Community College of Rhode Island

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Grad got jump-start at college while in high school

May 30, 2013

Jordyn Payne Jordyn Payne

Jordyn Payne of Warwick has always been driven. She remembers skipping lunch period during grade school to play the flute and devoting 30 or 40 hours every week to practicing ballet.

She has moved on from these hobbies but her work ethic remains, leading her to earn an associate degree in Liberal Arts at just 18 years old. She will continue her higher education at New York University this fall. It’s clear that the same determination that drove her childhood hobbies has allowed her to go farther faster than many other students her age.

Payne was nearing the end of her junior year at Warwick Veterans Memorial High School when she heard about the Running Start Program at the Community College of Rhode Island. This program allows high school seniors of good academic standing to complete their high school degrees at CCRI while simultaneously earning college credits.

Feeling stifled by the traditional high school format, Payne was attracted to the greater freedom that CCRI promised.

“I didn’t think I would do two years here,” Payne said. “I just thought I would finish my senior year and then apply to [four-year] colleges like my friends were doing.”

However, Payne was comfortable at CCRI and also appreciated the chance to save money on the way to a bachelor’s degree.

“I think this has set me apart in so many different ways,” Payne said. “It’s given me a lot more maturity and opportunities.”

Payne said that CCRI and Running Start gave her the freedom and opportunity to develop herself and pursue her interests. She was able to schedule her classes in a way that gave her a lot of free time off campus, time that she filled with jobs, internships and even certificate courses at the Rhode Island School of Design – all while maintaining a 3.97 GPA.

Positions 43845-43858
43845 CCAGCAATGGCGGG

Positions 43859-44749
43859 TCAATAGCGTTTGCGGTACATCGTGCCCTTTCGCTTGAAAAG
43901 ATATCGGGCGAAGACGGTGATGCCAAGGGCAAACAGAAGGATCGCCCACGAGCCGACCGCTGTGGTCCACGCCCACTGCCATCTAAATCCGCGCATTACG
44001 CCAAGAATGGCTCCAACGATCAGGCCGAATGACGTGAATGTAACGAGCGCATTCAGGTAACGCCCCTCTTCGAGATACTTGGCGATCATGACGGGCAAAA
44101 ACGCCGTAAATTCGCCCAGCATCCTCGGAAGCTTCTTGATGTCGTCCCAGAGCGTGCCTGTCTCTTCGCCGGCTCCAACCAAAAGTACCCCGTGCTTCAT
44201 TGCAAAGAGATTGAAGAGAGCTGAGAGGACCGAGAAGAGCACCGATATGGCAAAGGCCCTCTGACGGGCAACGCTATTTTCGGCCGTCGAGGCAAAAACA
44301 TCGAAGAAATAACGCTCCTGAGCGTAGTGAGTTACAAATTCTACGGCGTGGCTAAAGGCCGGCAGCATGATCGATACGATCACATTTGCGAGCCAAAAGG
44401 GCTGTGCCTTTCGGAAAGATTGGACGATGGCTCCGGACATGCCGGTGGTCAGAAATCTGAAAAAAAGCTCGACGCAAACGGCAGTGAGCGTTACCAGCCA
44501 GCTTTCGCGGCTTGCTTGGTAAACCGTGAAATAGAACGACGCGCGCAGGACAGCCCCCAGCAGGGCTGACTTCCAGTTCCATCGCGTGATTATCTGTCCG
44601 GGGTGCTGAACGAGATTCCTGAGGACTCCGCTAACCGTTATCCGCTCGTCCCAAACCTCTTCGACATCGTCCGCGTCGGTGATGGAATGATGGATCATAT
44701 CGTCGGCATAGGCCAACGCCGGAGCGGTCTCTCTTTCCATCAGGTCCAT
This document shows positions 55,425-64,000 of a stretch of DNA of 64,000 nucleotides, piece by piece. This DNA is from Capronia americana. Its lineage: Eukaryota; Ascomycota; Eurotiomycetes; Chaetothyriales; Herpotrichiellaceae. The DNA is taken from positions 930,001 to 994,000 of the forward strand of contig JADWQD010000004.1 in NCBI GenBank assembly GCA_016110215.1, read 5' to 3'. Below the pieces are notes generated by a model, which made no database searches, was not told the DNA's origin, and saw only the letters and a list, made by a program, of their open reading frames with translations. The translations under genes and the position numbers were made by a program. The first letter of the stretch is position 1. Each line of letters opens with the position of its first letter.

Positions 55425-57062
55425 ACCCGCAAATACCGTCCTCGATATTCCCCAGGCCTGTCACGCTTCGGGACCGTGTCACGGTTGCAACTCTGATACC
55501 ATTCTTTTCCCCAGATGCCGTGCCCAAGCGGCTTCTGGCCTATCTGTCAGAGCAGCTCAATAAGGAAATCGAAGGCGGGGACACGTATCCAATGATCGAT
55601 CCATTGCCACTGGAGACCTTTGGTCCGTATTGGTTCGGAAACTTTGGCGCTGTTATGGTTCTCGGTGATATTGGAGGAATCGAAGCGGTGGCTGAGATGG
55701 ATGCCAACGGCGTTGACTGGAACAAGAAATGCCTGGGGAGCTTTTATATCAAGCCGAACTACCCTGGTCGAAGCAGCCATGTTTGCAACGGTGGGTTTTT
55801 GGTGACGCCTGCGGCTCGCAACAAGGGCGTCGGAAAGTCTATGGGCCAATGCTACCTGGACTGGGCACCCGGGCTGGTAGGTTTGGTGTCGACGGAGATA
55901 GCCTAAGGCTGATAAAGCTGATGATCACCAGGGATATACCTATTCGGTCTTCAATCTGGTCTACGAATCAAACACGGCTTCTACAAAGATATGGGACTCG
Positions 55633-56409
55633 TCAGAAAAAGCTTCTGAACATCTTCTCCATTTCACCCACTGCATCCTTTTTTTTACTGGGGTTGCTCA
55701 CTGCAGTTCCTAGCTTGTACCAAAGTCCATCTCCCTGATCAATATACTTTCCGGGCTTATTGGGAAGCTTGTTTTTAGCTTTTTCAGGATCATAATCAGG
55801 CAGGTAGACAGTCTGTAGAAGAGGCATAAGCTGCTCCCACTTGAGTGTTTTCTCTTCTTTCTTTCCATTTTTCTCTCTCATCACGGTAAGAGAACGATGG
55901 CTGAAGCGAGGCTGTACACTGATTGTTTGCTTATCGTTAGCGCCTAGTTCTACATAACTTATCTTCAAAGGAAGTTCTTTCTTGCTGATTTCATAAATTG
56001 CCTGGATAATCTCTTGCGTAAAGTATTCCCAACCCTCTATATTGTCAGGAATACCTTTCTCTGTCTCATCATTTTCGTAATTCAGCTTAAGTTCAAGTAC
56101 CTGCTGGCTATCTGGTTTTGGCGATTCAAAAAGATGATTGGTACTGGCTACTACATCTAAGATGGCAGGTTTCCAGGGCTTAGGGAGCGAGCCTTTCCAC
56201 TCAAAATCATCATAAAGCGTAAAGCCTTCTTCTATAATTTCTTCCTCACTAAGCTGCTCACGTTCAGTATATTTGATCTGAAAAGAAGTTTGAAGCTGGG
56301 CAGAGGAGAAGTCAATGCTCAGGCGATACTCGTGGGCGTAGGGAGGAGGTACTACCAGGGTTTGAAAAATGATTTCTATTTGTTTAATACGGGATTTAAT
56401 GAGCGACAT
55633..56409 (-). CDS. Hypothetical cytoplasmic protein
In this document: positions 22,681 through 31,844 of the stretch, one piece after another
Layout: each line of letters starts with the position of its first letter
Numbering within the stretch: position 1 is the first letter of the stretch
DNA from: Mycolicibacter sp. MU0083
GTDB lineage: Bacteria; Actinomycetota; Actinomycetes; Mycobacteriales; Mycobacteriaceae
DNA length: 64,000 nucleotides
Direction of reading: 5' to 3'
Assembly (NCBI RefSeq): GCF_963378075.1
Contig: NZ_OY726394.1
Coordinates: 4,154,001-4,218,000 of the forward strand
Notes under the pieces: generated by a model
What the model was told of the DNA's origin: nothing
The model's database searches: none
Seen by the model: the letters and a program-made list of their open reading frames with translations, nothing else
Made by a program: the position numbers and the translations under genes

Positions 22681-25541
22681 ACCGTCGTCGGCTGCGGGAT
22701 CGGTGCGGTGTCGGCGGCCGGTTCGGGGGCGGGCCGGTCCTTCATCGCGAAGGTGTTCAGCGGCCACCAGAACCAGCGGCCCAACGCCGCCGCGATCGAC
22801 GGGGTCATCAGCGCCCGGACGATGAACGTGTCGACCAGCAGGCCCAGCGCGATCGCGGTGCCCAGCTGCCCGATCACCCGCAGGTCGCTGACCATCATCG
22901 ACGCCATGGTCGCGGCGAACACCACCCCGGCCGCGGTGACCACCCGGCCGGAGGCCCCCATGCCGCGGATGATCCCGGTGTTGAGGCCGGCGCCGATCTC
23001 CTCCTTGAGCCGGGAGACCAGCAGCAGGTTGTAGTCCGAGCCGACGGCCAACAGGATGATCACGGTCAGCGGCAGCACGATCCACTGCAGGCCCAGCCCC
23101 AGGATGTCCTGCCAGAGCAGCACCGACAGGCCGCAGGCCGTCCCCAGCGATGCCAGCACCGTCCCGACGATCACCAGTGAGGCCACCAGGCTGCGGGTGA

Payne hopes to work in the fashion industry one day and is doing everything she can to break into the field. She is an intern for the biannual fashion event StyleWeek Northeast and the lead stylist for the Cranston-based magazine Fashion & Fame. She also helps plan women’s events with a colleague from StyleWeek.

In addition, Payne works as a full-time bookkeeper at an accounting firm and tutors fellow CCRI students in French. She is the president of the CCRI French Club and plans to double major in the language along with art history at NYU.

Knowing a foreign language is an important skill in both the art and fashion worlds, Payne said, and French is a natural choice given the pre-eminence of Paris as a center of fashion.

As an art history major, Payne will focus on modern to contemporary works.

“I think art shapes the course of history,” she said. “It reflects the political and social issues of its day.”

Payne said CCRI has given her a great start to her college career. She thanked her professors, in particular Art Professor Natalie Coletta, whom she called a role model, and her academic adviser, Foreign Languages Professor Carol Panaccione.

“[Professor Panaccione] is more like a mother to me than an adviser or teacher,” she said.

Payne said she would recommend the Running Start program to other students.

“If the typical high school classroom doesn’t work for you, trying college out and making a schedule that does work for you can be very beneficial,” she said.


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Last Updated: 1/31/14